[erlang-questions] tcerl memory usage, plans for hash-type db

Scott Lystig Fritchie <>
Fri Aug 22 21:57:09 CEST 2008


Hi, all.  Sorry for adding my $0.02 a week or so late.  I can claim only
observations and comments, since I haven't used TC or mnesia_ext
myself.  However, I have been helping a colleague who has used both and
has been finishing a mnesia_ext backend for Berkeley DB.  (Yes, we hope
to open source it, but (I made a verb!) no decisions yet, sorry.)

Paul Mineiro <> wrote:

pm> Re: sync times, well a couple of seconds is perhaps not out of line,
pm> depending upon the amount of data.

I have the same difficulty with a Berkeley DB application.  A customer
is very sensitive about maximum latency of the app: average latency must
be under 1/4 second, and absolutely no maximum latency above 1/3
second.  Fairly harsh expectations.

Berkeley DB's environment can maintain a page cache.  All dirty pages
(or fractions of pages) are written via "write-ahead" to the transaction
log, synchronously by default.  But the dirty hash/B-tree page in the
cache will not be written to the hash/B-tree file until there is:
   1. a cache eviction under pressure
   2. a checkpoint (which forces all dirty pages to be written)

#1 can't be helped, short of increasing the size of the cache or
reducing the number of pages that you modify.

#2 is an atomic weapon bomb blast if you have a multi-gigabyte B-tree
table file that has tens of thousands (or more) of dirty pages.  DB
provides a function to flush X percent of dirty pages
(DB_ENV->memp_trickle), but if you have a 1GB memory pool and a table
using 4KB pages, 1% is still 2,622 pages.  You can sleep between such 1%
flush incrememnts, but...

... flushing even a "tiny" number of pages like that, with quite random
page placement (as far as the file system is concerned), and then a 1/3
second latency ceiling feels very, very low.  :-(

Sorry about the digression, but if TokyoCabinet has a similar page cache
and flushing strategy, then you may be out of luck.  TC may have better
chances of adding a "flush cache but only flush N pages/sec" feature.
That will actually increase the wall-clock time for a full cache flush,
but if you've got zillions of dirty pages and you really need a full
flush, you don't have much choice.  (See "more-background-info" at the
end.)

pm> As you might already have found,
pm> I don't get the durability story of tokyocabinet
pm> (http://groups.google.com/group/mnesiaex-discuss/browse_thread/thread/da2ae1da862b01c0)
pm> but we use distributed mnesia and have multiple copies of any table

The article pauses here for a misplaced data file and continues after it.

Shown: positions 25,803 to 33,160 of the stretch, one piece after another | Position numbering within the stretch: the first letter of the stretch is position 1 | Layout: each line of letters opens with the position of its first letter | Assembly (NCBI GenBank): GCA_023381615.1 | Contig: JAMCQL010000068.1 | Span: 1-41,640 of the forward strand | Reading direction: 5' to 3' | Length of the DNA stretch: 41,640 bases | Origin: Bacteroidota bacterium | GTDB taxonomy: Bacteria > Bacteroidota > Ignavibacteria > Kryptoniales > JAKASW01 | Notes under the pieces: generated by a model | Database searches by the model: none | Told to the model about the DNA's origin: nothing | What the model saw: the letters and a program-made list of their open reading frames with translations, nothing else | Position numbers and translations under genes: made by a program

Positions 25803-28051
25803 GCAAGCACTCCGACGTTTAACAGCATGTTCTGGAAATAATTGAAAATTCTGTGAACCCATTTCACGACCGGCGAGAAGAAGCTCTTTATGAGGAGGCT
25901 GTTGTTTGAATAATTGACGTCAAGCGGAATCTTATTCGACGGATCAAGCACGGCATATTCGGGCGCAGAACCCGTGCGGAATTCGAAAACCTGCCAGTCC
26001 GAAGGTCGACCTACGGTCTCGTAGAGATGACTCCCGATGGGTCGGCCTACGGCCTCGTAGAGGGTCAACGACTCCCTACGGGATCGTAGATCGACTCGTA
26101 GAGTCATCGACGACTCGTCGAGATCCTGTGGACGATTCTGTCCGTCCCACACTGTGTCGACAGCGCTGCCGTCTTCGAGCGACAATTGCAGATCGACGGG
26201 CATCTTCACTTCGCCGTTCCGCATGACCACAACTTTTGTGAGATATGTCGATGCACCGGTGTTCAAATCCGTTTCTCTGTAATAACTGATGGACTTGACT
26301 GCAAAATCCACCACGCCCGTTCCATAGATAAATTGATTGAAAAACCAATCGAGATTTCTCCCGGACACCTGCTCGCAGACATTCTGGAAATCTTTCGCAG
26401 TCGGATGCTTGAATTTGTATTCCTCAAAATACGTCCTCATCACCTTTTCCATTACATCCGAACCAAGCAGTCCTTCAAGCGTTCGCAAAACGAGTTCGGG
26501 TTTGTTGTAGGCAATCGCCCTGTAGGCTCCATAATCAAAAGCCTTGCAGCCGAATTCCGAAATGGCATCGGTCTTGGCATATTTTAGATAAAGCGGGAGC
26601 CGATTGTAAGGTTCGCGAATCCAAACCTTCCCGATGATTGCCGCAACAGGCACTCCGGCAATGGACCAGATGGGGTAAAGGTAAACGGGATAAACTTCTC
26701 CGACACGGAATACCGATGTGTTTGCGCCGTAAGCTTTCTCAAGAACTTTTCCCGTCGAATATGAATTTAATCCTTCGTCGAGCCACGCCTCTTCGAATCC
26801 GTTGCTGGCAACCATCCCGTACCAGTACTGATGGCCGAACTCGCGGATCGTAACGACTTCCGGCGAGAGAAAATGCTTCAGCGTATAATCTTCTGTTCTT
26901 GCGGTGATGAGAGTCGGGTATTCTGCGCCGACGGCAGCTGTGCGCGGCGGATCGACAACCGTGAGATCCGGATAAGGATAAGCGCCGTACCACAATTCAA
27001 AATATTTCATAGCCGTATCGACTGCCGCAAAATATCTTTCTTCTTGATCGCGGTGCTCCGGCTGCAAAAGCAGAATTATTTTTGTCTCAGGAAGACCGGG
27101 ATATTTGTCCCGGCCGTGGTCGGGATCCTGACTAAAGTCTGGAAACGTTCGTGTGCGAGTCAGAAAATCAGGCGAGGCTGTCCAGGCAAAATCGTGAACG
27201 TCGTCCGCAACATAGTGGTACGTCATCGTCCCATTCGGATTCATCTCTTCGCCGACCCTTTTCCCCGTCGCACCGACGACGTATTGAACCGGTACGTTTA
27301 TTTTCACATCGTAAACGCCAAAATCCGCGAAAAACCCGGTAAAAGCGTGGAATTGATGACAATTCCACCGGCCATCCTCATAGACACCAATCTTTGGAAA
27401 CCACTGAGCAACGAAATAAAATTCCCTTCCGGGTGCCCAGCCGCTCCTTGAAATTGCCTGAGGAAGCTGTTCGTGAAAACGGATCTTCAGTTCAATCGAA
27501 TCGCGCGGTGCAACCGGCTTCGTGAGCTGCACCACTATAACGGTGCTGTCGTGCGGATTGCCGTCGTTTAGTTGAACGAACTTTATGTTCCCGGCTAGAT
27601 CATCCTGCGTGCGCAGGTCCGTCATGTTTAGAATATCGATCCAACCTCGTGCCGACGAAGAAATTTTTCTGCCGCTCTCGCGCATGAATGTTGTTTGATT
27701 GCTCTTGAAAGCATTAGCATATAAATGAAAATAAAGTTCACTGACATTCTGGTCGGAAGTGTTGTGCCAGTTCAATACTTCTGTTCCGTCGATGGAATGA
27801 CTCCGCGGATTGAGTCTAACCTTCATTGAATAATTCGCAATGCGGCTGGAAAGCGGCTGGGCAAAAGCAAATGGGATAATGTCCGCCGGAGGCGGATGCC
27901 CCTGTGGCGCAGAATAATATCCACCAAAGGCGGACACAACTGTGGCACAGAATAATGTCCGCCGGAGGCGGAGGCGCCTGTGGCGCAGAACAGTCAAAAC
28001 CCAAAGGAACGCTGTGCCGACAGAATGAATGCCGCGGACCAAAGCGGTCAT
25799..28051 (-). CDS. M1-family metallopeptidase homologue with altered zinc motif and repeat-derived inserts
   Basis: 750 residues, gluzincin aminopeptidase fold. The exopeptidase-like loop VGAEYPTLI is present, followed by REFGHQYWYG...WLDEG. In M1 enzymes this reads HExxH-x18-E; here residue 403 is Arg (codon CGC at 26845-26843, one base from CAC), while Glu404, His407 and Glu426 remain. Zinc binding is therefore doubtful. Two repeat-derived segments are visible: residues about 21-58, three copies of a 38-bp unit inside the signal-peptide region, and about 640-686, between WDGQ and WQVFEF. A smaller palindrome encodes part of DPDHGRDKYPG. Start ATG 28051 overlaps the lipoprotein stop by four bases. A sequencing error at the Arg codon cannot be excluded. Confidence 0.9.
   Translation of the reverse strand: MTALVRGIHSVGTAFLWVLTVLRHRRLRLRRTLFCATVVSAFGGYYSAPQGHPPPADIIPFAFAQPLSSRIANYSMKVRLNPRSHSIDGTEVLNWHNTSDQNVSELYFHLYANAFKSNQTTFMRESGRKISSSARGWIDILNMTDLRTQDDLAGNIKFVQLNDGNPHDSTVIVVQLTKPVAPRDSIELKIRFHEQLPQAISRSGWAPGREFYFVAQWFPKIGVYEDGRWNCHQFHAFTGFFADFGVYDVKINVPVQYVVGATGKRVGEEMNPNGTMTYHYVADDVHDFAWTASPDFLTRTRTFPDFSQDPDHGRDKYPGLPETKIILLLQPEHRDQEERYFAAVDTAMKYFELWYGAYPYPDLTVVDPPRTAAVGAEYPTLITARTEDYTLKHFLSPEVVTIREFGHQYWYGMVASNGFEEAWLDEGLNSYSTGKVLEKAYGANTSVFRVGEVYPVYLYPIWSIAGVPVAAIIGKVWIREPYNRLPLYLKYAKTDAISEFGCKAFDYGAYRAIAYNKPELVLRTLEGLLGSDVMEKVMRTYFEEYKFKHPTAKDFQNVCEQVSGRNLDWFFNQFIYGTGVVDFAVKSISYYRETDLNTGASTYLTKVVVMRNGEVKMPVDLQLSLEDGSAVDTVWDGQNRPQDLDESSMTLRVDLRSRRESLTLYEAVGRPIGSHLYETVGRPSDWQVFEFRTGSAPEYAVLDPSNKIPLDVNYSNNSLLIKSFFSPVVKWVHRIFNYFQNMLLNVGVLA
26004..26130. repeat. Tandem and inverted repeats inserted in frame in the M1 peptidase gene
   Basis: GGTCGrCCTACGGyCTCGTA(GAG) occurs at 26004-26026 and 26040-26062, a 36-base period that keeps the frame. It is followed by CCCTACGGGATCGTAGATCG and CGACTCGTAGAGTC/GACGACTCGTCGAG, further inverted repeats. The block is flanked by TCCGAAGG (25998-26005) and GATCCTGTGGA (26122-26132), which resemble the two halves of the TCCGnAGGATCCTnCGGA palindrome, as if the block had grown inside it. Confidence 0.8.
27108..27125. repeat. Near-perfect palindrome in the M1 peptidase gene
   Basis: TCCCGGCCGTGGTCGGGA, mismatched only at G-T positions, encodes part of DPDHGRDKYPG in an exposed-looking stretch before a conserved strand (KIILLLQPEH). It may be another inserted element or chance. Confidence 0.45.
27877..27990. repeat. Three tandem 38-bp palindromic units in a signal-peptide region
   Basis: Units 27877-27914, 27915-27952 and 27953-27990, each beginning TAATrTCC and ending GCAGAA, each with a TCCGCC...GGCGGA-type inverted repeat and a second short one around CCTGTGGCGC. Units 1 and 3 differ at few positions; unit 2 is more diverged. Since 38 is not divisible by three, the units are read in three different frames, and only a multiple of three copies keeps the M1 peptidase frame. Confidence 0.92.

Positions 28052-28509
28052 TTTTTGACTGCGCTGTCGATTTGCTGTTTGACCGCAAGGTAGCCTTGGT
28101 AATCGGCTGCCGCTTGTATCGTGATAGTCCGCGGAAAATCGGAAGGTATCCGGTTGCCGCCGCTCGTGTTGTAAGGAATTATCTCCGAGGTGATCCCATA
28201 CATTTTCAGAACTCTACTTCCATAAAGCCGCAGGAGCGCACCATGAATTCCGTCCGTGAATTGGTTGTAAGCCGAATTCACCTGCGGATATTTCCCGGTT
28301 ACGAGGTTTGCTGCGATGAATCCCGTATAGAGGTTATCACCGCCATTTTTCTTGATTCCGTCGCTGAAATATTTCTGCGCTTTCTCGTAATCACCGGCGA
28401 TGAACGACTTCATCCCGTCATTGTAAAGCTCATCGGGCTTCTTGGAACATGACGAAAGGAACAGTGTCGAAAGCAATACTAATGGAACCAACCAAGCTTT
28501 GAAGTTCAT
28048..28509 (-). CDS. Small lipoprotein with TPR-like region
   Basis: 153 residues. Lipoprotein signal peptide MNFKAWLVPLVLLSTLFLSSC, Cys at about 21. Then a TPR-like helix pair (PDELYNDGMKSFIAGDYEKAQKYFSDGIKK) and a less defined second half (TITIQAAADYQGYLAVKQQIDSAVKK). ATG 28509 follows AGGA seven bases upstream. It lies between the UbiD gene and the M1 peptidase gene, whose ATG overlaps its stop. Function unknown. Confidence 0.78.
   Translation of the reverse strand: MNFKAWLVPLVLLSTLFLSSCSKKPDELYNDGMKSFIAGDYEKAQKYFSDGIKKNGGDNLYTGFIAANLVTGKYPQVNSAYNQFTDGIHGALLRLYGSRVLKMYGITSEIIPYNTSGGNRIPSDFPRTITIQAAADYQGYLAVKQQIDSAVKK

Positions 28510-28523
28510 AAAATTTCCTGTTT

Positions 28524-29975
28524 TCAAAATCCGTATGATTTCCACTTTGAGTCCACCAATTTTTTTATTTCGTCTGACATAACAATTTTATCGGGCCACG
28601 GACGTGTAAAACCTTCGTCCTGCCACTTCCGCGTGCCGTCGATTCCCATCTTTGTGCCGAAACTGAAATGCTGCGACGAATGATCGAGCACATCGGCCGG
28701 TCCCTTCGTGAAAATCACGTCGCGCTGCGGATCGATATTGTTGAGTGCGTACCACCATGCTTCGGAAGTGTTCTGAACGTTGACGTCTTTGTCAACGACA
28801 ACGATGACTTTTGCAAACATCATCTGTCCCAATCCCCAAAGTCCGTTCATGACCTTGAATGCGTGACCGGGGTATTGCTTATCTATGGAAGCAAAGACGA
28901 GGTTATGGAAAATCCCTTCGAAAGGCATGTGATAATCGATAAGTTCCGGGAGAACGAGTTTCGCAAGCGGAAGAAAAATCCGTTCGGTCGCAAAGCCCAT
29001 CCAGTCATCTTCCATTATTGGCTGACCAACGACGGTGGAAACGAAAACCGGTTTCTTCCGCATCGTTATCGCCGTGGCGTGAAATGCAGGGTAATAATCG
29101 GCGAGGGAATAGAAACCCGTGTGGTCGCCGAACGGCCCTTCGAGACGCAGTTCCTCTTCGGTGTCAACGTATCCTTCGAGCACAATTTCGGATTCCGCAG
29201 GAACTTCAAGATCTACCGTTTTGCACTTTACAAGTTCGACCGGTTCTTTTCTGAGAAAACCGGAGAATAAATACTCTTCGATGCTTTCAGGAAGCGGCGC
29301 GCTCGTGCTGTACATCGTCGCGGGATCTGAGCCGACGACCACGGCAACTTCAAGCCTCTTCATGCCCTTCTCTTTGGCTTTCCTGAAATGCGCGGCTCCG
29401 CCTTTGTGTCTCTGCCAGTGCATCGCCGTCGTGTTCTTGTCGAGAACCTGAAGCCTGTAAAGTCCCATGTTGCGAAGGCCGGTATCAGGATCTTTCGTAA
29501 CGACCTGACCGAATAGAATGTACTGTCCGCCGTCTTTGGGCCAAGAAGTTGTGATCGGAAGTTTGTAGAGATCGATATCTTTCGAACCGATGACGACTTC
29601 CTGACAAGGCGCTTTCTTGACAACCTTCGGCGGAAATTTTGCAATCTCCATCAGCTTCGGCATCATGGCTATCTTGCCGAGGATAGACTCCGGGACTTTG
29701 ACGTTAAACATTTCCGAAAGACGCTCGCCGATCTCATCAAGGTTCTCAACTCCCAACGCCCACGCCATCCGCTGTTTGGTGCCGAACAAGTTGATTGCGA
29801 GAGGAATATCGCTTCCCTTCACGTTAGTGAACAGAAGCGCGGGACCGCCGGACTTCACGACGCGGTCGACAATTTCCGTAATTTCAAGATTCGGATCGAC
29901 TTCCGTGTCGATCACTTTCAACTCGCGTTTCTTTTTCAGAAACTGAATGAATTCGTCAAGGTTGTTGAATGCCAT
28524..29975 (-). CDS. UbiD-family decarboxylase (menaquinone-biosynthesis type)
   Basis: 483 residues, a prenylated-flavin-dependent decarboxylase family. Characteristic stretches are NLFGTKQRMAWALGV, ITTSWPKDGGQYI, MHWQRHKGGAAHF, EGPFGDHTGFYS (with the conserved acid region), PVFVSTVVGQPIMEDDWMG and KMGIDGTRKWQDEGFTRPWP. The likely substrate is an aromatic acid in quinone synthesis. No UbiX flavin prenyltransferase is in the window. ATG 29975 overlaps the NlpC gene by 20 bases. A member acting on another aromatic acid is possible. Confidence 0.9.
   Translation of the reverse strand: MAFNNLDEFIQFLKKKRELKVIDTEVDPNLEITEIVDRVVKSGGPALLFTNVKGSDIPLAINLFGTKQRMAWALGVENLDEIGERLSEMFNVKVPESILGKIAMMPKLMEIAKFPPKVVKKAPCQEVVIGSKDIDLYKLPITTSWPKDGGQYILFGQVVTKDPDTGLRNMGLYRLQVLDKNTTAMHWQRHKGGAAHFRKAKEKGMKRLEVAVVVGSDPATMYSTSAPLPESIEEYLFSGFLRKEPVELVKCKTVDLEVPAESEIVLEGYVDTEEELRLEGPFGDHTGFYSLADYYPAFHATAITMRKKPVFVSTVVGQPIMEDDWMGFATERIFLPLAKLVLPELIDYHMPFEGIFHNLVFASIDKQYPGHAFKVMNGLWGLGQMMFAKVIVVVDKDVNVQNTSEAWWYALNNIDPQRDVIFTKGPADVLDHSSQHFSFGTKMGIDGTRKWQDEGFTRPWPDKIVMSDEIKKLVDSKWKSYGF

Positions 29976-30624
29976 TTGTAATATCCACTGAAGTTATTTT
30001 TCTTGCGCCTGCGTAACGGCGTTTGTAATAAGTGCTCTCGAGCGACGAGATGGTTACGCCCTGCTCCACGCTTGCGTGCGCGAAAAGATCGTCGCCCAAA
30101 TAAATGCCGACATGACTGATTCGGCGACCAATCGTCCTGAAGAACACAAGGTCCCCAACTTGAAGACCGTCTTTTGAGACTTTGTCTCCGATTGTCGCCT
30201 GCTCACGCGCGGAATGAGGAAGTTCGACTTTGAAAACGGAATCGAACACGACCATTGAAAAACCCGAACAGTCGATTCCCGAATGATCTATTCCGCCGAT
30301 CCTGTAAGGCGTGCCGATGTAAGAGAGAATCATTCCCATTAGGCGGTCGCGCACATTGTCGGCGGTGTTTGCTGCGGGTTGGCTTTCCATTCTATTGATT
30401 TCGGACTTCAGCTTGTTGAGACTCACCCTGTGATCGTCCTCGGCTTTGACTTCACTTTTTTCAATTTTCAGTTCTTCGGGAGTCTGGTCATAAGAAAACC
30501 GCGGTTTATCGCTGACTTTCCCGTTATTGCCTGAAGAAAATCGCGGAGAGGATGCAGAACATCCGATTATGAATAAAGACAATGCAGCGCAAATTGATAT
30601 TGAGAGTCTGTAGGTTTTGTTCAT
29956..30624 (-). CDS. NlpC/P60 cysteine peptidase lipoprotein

pm> so we basically never locally load a table on restart.

Paul, if your tables are big enough, then even a load from a remote host
will incur lots of disk I/O.  Is that a problem you've had to worry
about already, or something lurking in the future?

I've only taken glimpse at mnesia_ext, but the lack of coordination with
Mnesia's transaction manager is A Problem, in my (still naive) opinion.
Even if TC's disk structures were 100% crash-safe, aren't there still
sync problems between the local txn manager's log and any mnesia_ext
backend (as the callbacks exist today)?

-Scott

<more-background-info>

Here's some info that I got from a Dan Cutting talk about the Lucene
indexer(*).  He's talking about seek-based databases (based on B-trees)
versus "old-school" merge-sorting (that Lucense uses).

    Assume: If 10MB/s xfer, 10ms seek, 1% of pages require update
            in a 1TB database.
            100B entries, 10kB pages, 10B entries, 1B pages
    Then:
      @ 1 seek per update requires 1000 days!
      @ 1 seek per page requires 100 days! (assumes multiple
            updates/page)
      @ transfer entire db takes 1 day (via sequential read of 1 file)

Summary: Updating B-trees will never scale well using Winchester disks.

In an interview in ACM Queue (in 2003?), Jim Gray said:

  "... programmers have to start thinking of the disk as a sequential
  device rather than a random access device."

In a pithier form, I've read folks saying, "Disk is the new tape."

(*) Er, it was a summer 2008 presentation to a conference in Helsinki.
I forget the name of the conference, but his presentation slides and
video are available online (not YouTube/Google Video, but I may be
mistaken).

</more-background-info>




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